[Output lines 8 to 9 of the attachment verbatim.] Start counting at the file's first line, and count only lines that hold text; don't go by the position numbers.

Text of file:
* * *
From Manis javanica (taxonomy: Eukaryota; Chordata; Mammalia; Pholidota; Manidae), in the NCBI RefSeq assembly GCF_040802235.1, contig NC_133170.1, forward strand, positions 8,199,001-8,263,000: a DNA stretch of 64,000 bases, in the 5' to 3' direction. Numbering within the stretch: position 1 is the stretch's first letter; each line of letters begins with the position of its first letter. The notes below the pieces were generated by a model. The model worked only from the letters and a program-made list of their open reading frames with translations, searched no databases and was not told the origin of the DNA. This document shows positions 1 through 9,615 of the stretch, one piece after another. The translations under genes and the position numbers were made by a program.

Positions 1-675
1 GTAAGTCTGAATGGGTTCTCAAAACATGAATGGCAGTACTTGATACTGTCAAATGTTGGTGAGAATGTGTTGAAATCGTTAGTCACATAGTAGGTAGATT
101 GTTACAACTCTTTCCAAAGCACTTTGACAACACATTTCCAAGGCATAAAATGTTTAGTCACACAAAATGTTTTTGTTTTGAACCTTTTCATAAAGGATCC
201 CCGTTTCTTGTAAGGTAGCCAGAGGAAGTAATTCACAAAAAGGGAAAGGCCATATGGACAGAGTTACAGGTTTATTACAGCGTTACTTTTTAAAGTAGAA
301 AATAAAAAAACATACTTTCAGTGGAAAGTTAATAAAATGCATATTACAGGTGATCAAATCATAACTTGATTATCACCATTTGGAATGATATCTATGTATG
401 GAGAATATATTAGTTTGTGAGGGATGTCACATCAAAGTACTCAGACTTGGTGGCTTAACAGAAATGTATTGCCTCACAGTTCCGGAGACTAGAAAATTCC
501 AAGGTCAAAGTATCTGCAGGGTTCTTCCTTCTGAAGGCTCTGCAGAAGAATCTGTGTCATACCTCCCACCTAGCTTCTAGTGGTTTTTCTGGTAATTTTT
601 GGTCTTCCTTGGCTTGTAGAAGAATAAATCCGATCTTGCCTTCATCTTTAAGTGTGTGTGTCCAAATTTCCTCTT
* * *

501 AAGGTCAAAGTATCTGCAGGGTTCTTCCTTCTGAAGGCTCTGCAGAAGAATCTGTGTCATACCTCCCACCTAGCTTCTAGTGGTTTTTCTGGTAATTTTT
601 GGTCTTCCTTGGCTTGTAGAAGAATAAATCCGATCTTGCCTTCATCTTTAAGTGTGTGTGTCCAAATTTCCTCTT